FREE! Click here to Join FunTrivia. Thousands of games, quizzes, and lots more!
Quiz about Gardeners Challenge
Quiz about Gardeners Challenge

Gardener's Challenge Trivia Quiz


This quiz should prove an interesting challenge to the serious gardener in the United States, and may prove to be interesting to others as well. Have fun!

A multiple-choice quiz by egstrasser. Estimated time: 5 mins.
  1. Home
  2. »
  3. Quizzes
  4. »
  5. Hobbies Trivia
  6. »
  7. Homes & Gardens
  8. »
  9. Plants & Gardens Flowers

Author
egstrasser
Time
5 mins
Type
Multiple Choice
Quiz #
187,191
Updated
Dec 03 21
# Qns
15
Difficulty
Average
Avg Score
10 / 15
Plays
4784
Awards
Top 10% Quiz
- -
Question 1 of 15
1. John Chapman collected the pits from many cider mills. He took these seeds and planted them throughout the Midwest, United States. He tended these apple nurseries and offered the small plants to the settlers as they moved west. He did this so that pioneers making their way west would have fresh fruit to eat. This man was known as: Hint


Question 2 of 15
2. An American gardener interested in xeriscape would surely garden in which of the following states? Hint


Question 3 of 15
3. A gardener decides to place a bird feeder in the garden to feed finches. The feeder selected is a thistle feeder. The gardener hesitates to use this feeder, fearing that thistles will invade the garden. Why is this not a real threat? Hint


Question 4 of 15
4. A gardener notices that there is a weed in the garden that looks like yellow and red threads with no leaves. It appears to attach itself to the desired plants and these host plants are rapidly declining. This weed is: Hint


Question 5 of 15
5. Chipmunks and squirrels have been eating many of the gardener's spring bulbs. Which one of the following bulbs would be least likely to be eaten? Hint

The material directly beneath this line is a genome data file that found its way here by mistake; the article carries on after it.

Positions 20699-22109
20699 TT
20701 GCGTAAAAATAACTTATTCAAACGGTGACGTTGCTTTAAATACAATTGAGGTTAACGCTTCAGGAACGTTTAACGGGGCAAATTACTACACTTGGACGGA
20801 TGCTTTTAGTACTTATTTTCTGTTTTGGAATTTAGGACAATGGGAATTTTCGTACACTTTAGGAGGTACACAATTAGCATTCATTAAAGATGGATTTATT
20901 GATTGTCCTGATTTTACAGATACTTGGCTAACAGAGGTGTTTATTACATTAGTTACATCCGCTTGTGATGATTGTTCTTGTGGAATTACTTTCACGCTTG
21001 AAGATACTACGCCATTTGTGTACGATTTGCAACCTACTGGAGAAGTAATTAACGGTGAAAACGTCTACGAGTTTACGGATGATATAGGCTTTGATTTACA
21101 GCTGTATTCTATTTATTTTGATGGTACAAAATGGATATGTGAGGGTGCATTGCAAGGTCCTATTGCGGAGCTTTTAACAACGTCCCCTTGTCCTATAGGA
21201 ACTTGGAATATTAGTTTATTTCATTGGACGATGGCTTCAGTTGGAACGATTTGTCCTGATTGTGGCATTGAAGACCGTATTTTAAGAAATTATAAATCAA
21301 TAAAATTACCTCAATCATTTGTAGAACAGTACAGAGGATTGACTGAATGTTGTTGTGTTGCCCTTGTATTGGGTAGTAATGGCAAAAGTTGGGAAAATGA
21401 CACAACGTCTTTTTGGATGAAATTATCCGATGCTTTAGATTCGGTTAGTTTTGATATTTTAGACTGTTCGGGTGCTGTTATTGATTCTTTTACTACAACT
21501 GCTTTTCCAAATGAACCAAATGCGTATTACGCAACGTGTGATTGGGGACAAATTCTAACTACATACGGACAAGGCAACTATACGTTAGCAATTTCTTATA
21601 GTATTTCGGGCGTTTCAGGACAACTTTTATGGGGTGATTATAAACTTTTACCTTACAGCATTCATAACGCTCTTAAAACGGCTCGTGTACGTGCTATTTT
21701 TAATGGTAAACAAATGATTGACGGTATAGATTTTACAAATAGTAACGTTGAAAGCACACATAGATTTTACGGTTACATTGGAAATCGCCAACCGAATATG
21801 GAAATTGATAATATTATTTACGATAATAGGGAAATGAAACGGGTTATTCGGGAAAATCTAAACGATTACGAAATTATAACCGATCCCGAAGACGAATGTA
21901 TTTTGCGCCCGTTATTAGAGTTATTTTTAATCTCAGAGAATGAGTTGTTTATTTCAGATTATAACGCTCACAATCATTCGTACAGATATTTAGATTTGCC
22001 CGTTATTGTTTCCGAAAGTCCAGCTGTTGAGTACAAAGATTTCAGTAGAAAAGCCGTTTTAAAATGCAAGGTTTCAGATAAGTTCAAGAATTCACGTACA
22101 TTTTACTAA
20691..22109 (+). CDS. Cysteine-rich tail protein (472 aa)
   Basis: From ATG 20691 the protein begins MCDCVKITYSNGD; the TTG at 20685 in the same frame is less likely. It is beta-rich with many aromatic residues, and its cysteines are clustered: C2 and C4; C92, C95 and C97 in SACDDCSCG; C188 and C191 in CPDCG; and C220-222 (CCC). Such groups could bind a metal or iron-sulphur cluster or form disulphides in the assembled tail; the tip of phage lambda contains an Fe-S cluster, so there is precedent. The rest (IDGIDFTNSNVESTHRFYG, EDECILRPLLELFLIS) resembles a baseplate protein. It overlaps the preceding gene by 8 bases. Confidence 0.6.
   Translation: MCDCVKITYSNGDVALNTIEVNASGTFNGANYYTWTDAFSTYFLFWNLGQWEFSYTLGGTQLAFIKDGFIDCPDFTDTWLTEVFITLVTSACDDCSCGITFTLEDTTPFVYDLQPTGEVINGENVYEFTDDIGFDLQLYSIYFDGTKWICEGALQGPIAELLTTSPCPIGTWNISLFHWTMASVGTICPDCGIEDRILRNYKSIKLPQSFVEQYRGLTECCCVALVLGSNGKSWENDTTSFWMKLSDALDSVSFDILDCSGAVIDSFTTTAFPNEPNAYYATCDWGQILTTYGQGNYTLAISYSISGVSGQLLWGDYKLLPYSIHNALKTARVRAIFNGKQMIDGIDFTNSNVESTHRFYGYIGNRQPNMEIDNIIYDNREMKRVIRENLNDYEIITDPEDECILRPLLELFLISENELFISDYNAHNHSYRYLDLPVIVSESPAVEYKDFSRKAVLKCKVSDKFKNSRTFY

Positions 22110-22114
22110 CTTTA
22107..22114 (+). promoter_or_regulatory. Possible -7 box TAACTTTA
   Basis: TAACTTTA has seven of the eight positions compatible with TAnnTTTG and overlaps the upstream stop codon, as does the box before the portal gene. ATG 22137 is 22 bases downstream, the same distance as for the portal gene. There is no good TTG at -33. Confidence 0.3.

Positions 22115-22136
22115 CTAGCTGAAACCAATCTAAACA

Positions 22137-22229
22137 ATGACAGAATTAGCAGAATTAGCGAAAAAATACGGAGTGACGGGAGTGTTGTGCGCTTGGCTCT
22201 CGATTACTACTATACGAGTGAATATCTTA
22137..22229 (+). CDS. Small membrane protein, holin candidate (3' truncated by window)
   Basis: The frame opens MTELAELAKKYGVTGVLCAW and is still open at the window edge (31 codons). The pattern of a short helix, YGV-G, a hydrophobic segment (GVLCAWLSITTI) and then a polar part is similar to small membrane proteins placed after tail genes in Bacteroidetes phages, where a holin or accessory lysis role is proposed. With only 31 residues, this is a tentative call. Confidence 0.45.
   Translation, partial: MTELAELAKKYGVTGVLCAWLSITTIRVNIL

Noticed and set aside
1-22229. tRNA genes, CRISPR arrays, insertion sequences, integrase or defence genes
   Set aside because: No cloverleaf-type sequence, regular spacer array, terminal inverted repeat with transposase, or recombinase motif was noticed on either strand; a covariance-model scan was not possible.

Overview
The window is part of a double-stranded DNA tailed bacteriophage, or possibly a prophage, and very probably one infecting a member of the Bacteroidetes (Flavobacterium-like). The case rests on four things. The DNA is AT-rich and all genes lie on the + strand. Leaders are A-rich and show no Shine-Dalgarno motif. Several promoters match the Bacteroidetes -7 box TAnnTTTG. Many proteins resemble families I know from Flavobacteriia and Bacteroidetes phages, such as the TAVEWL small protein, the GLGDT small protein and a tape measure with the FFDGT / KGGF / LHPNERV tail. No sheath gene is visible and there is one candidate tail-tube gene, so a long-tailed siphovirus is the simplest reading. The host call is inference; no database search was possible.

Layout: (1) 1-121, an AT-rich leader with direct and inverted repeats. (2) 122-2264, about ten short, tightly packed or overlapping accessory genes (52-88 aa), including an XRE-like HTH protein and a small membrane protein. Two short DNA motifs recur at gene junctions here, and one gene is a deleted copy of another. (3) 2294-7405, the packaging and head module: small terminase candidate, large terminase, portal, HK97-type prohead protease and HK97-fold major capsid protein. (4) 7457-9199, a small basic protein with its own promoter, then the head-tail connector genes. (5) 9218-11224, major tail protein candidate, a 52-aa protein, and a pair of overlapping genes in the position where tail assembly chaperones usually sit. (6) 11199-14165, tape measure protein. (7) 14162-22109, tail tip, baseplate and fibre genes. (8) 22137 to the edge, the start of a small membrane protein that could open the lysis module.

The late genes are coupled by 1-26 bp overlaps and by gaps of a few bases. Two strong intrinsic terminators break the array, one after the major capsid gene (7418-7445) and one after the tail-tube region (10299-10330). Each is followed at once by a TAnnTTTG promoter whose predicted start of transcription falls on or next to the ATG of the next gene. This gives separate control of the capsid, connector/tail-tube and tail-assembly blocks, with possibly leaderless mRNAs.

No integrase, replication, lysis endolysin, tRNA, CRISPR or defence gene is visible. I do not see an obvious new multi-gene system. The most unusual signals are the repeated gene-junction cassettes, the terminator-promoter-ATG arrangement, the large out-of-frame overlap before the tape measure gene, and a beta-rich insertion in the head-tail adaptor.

Question 6 of 15
6. The tomato plants started on the windowsill become very "leggy" before they can be placed out in the garden. What is the term for this condition? Hint


Question 7 of 15
7. If a seed has a tough seed coat, it may take a long time for the seed to germinate. You can hasten the procedure by nicking the seed or treating with acid to break the seed coat. What is this procedure called? Hint


Question 8 of 15
8. A gardener buys a blue hydrangea, and two years later he notices it turned pink. Why did this happen? Hint


Question 9 of 15
9. If an ornamental pear tree (such as a Bradford variety) is grafted with a scion from a fruiting variety (for example a Bosc variety) is it possible to get a full sized pear fruit?


Question 10 of 15
10. A gardener is contemplating buying some fruit trees. He is looking at the varieties: Winesap, Delicious, and Baldwin. What kind of orchard is he planning? Hint


Question 11 of 15
11. A frost is expected tonight and the orchard is in full bloom. The gardener expects to turn on overhead sprinklers when the temperature reaches 33 degrees Fahrenheit. Will this save the crop?


Question 12 of 15
12. A gardener decides to plant a Redhaven peach pit. Will this definitely grow into another Redhaven peach tree?


Question 13 of 15
13. Bees and hummingbirds are known to be important pollinators. Are there any nonhuman mammals which are also pollinators?


Question 14 of 15
14. The horticulturist Luther Burbank was responsible for many new plants including the Shasta daisy, and the Santa Rosa plum.


Question 15 of 15